French presidential candidate Francois Fillon says he’s received a summons from judicial magistrates on March 15 to face charges.
Fillon has been probed over payments made to his wife.
He denies all allegations against him.
“This is unprecedented,” Fillon said in a speech, adding that legal procedure hasn’t been followed.
Fillon also said he would carry on the presidential campaign, despite the latest developments.
"I won't give in, I won't surrender, I won't pull out, I'll fight to the end," Fillon said.
"Many of my political allies, and the 4 million people who voted for me call this a 'political assassination'," the presidential candidate added.
Fillon has been investigated over hundreds of thousands of euro paid to his wife, Penelope.
A satirical newspaper called into doubt in January the fact that she actually did the work of a parliamentary assistant, as she was paid for.
That was followed by a petition asking Fillon’s wife to return €500,000 of “falsely-earned” income.
The petition said that the amount “seems very exaggerated, since in different interviews you affirm to have ‘never been involved in the political life’ of your husband.”
The scandal has led to Fillon’s plunging in popularity ratings.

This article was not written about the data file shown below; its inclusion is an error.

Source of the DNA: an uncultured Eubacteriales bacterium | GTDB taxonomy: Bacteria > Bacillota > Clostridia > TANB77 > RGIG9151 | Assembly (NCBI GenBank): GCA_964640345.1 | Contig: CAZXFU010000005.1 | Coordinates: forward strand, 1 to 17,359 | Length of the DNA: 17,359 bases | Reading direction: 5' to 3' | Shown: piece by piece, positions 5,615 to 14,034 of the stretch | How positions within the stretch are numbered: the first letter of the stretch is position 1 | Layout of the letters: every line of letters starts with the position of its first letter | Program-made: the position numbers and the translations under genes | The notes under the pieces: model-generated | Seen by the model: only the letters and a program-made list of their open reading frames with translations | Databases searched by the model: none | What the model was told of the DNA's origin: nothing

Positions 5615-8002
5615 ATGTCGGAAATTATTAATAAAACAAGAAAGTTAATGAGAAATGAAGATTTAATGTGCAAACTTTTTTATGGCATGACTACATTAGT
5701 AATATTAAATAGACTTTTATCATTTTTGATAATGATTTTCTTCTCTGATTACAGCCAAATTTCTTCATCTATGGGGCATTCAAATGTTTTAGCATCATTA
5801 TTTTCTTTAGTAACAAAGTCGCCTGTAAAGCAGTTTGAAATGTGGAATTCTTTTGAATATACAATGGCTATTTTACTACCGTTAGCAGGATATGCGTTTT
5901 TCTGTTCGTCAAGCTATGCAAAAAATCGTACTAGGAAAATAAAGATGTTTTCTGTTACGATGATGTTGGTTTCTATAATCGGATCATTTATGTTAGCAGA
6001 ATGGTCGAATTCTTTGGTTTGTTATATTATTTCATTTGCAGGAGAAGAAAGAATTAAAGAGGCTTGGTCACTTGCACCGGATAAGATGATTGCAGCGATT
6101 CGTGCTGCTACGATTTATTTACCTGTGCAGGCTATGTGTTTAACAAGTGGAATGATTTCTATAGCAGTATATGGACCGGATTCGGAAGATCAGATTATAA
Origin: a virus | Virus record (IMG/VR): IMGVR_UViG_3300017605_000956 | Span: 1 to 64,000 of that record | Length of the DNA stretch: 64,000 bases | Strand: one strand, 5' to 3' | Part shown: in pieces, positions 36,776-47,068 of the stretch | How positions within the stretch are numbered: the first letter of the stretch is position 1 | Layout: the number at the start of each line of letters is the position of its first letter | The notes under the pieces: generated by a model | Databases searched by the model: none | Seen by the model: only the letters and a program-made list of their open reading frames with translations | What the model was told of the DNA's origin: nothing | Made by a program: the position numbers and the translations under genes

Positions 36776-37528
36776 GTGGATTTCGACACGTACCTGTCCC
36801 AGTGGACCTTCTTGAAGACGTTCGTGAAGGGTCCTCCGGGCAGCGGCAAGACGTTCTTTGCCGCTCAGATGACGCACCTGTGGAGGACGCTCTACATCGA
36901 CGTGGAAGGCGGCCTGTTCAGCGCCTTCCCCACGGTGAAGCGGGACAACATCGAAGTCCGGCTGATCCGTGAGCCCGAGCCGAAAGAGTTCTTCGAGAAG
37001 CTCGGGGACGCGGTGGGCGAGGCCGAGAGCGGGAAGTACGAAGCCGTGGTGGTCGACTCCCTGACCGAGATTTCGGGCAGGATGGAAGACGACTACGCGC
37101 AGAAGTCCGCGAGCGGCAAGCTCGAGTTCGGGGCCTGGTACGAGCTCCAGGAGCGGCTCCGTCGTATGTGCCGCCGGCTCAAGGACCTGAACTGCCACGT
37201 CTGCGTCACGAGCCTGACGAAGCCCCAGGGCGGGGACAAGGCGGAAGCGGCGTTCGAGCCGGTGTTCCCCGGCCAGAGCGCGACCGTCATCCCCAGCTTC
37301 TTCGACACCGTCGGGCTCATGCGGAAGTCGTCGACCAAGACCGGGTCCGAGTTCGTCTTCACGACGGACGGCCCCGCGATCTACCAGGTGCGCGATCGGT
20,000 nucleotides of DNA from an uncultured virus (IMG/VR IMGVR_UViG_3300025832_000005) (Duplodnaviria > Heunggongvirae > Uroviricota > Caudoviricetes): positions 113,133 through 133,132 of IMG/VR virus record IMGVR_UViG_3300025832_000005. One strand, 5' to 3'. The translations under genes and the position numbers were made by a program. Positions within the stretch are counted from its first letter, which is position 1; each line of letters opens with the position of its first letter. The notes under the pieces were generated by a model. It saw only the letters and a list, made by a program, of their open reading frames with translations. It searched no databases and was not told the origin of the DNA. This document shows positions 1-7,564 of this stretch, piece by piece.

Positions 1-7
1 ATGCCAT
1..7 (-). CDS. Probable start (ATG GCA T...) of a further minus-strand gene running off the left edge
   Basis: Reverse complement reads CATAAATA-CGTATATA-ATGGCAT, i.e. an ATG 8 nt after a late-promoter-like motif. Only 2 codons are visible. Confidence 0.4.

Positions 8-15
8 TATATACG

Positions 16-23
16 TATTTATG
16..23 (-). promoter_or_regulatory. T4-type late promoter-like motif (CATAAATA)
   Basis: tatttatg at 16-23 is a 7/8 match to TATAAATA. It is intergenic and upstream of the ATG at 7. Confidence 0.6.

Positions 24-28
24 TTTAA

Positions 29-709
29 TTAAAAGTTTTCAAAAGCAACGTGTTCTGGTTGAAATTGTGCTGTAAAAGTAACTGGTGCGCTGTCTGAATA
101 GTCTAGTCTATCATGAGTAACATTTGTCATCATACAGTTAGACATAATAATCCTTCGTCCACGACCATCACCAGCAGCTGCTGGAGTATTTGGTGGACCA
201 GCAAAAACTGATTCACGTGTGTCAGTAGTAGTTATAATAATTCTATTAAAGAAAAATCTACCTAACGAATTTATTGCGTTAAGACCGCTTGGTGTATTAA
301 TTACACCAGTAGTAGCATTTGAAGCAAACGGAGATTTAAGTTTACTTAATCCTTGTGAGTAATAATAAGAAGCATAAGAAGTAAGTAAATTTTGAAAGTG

Meanwhile, French President Francois Hollande has defended the country's judicial system against allegations of bias.
"As guarantor of the independence of the judicial authorities, I want to speak out against any calling into question of the judges," he said in a statement, as quoted by Reuters.
"Being a presidential candidate doesn't authorize you to cast suspicion on the work of police and judges...or to make extremely serious accusations against the justice system and our institutions more broadly," he said.
The latest opinion polls have been showing that Fillon, once a favorite of the presidential race, would lose the election, with independent candidate Emmanuel Macron becoming the leader of the presidential race, and far-right National Front leader Marine Le Pen also among the leading candidates.